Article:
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15 Practical Ways To Improve Your Garden Soil

One of the most important things in gardening is taking care of the soil. It is easy to forget, as we grow in our gardens, that the soil beneath our feet is teeming with life.

The soil web – a complex and interconnected system – is vital. When the soil does not thrive, plants cannot either. It’s time to stop treating soil like dirt.

Why Taking Care of Your Garden Soil is So Important

The topsoil in which we grow our food is a valuable resource. It contains water, nutrients and minerals which allow plants to grow.

This may sound obvious, but many people fail to properly consider that the soil is an ecosystem like any other, and like many other ecosystems on earth, this is an ecosystem that is often now under threat. 

Bacteria, fungi and other organisms like earthworms work together beneath the surface – the hidden helpers in our growing efforts. All of these elements work together to create the soil web – the hidden guild without which we could not grow the food we need to eat and the other plants that sustain life on this planet. 

It takes 1,000 years to build up just three centimetres of top soil, which is why it is so vitally important that we all begin to take better care of the soil we have. The soil is crucial to life on our planet. 

Yet globally, it is being degraded and damaged much faster than it can be replaced. Over 40% of agricultural soil on our planet is already classed as degraded or seriously degraded.

In the last 150 years, half of the topsoil on the planet has been lost. 

Another thing to consider is that soils hold four times the amount of carbon stored in the atmosphere, and also more than is held in vegetation (trees and other plants).

This means that taking care of soil in our gardens and growing systems is crucial for carbon sequestration. It is a key strategy in mitigation and adaptation for our climate crisis.

Soil can act as an effective carbon sink offsetting a significant proportion of carbon dioxide emissions annually. But it matters how we manage it.

How to Take Care of the Soil

Taking care of the precious soil in our gardens, and carbon gardening, is good for us, for wider society, and for our planet. It is about far more than just ensuring that we continue to get good yields over the years to come. 

Taking care of and improving the soil in our gardens is about:

  • Making sure soil is not contaminated or structurally damaged.
  • Ensuring that nutrient depletion and water loss is minimised. 
  • Maintaining good soil structure and nutritional content.
  • Maximising the soil’s capacity to support life within it.
  • Enhancing and improving the soil to optimally meet the needs of our plants and ourselves.

One important thing to mention is that before we can take care of and improve the soil in our gardens, we have to know it. It is important to understand the basics about your soil. You should know:

  • What type of soil you have. (Clay, silt, sandy, chalky, peat, or an ideal loamy soil that is a mixture of more than one of these types.)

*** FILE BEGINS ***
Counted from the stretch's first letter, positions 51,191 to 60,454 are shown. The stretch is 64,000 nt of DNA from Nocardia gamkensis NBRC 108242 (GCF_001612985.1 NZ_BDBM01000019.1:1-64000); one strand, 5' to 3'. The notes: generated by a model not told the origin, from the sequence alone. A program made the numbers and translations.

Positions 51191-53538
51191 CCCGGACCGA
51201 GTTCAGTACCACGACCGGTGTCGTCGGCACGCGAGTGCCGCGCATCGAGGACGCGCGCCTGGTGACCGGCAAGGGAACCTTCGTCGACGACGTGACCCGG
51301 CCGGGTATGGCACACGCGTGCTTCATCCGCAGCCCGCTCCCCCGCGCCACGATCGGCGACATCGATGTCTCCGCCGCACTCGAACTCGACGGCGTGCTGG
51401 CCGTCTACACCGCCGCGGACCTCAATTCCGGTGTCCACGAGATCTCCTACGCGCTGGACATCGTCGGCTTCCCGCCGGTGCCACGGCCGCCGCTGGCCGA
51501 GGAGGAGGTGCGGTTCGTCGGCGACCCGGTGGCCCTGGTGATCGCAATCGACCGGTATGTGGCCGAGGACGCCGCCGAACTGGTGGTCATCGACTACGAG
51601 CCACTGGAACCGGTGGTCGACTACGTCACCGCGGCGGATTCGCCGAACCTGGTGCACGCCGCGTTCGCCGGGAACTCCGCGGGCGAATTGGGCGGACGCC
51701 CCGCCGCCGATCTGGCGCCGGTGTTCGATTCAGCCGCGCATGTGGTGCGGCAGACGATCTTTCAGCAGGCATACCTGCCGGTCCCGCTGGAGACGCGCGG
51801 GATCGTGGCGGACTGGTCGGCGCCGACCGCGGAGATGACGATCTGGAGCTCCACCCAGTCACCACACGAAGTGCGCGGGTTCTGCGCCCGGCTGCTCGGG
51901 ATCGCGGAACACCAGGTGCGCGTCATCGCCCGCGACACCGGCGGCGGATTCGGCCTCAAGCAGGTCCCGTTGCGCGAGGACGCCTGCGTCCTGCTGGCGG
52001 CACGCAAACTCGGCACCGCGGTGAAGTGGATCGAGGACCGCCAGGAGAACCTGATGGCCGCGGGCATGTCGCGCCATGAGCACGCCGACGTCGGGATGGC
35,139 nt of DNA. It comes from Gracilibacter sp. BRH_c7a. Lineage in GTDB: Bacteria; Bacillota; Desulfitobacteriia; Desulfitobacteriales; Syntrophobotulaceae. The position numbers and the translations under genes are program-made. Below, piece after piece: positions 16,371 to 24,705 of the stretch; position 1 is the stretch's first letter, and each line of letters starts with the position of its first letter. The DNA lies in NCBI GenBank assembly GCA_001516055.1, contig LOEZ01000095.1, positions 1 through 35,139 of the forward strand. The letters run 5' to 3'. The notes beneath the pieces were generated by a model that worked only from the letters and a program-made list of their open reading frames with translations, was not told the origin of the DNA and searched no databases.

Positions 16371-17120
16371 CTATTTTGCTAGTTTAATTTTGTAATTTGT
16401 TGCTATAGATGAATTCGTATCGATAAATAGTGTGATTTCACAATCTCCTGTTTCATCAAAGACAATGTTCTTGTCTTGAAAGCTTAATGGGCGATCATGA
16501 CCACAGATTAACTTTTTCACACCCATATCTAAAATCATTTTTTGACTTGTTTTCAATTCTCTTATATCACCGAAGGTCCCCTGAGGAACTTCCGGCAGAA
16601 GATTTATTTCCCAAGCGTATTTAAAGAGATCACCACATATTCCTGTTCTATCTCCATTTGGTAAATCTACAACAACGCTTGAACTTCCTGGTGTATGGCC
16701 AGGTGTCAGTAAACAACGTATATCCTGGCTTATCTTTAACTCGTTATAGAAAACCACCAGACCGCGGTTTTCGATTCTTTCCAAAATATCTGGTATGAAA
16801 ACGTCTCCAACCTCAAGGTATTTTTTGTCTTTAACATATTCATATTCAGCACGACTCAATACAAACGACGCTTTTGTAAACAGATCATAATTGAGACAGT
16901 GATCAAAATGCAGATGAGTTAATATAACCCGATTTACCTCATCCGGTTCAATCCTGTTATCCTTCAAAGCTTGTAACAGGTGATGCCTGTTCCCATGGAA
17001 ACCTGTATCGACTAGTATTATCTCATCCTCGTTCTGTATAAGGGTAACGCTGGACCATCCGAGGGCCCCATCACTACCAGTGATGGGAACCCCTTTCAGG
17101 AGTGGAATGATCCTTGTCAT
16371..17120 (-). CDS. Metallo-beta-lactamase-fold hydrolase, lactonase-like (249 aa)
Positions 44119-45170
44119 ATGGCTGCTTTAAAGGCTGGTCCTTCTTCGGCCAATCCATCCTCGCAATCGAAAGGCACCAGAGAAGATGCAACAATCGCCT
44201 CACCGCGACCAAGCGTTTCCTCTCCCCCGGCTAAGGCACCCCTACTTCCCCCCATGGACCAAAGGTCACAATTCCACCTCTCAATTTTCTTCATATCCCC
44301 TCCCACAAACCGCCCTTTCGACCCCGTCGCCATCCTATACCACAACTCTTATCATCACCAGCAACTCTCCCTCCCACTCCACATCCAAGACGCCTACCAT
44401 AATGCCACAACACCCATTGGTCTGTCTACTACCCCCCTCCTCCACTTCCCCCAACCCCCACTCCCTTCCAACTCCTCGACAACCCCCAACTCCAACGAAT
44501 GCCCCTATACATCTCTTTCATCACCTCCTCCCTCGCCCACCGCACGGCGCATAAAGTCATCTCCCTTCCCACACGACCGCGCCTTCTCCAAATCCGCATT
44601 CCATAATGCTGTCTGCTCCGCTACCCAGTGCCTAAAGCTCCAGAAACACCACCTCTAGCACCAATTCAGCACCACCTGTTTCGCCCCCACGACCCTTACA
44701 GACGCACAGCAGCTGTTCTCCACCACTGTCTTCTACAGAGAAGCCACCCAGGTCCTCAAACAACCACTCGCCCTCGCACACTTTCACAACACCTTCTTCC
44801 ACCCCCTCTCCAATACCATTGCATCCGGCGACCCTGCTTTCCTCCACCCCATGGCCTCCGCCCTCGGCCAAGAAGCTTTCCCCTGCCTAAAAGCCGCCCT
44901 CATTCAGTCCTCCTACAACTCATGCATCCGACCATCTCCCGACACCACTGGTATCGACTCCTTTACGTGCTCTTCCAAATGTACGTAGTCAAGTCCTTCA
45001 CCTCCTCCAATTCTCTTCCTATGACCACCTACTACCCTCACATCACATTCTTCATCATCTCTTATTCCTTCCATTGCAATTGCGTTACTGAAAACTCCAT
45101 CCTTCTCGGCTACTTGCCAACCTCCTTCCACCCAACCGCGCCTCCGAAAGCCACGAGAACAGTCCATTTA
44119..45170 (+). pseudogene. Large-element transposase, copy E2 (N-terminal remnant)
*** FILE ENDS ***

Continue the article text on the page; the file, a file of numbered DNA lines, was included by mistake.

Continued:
• How deep the topsoil is where you live.
  • The fertility of the soil where you live.
  • How free-draining or water retentive it is.
  • The soil pH. (Whether it is acidic, neutral or alkaline in nature.)

Different soils will have different strength and weaknesses when it comes to gardening. Soil characteristics will play an important role in determining what it is best for you to grow.

But no matter what type of soil you have, many of the strategies for improving it remain the same. 

No matter what the soil is like where you live, here are 15 strategies you can implement to improve your garden soil:

1. Garden Organically

First, do no harm.

This phrase may more commonly be used in the field of bioethics. But it is equally applicable in your garden.

Before you even begin to consider how you can improve the soil in your garden, you need to make sure you are not damaging the soil you have.

Gardening organically is crucial. When we use harmful fertilizers, pesticides and herbicides, we are throwing the system out of whack. These damaging substances filtrate the topsoil and harm life within it, unbalancing the delicate system. 

By managing fertility, pests and diseases in a more wholistic, sustainable and eco-friendly way, we can help make sure that soil is able to function as it should. We are working with nature rather than fighting it. 

2. Implement a ‘No Dig’/ ‘No Till’ Gardening Approach

An example of a productive no dig garden

Every time we dig or till the soil, we damage the complex ecosystem below. Traditional gardening and farming involves disturbing the soil on a rather frequent basis.

But in a no dig garden, we take steps to reduce disturbance of the soil as much as possible. 

Rather than incorporating matter into the soil ourselves – we lay material on top of the soil surface and let earth worms and other soil life do this work for us.

Avoiding soil disturbance as much as possible can allow this fragile ecosystem to thrive. Over time, it will become healthier, more diverse and more resilient. 

Research has shown that a no dig garden can increase the yield from a growing system over time. By avoiding soil disturbance, and through other no dig gardening methods, we can also increase the soil’s capacity to store carbon, and do our part in the fight against global warming. 

3. Avoid Leaving Areas of Bare Soil

A patch of bare soil overcome by weeds

When soil is left bare, it is more likely to become degraded over time. Bare soil should therefore be avoided whenever possible when you are trying to improve the soil in your garden.

Some of the ways in which we can avoid leaving areas of bare soil are listed further down in this article. 

Bare soil can be:

  • Eroded by rain and wind.
  • Leached of nutrients, overheated or dried out by the sun.
  • Waterlogged, or have its nutrients washed out by heavy rains.
  • More easily compacted (especially when we are talking about heavy soils).

By making sure we cover the soil, we can keep it protected, and build it up and improve it over time. 

4. Keep Beds Traffic Free to Reduce Compaction

Beets and other vegetables growing in a raised bed
Growing food in raised beds is one way to avoid soil compaction.

In larger growing systems, minimising the amount of heavy machinery or equipment that passes over the soil will help make sure it remains aerated.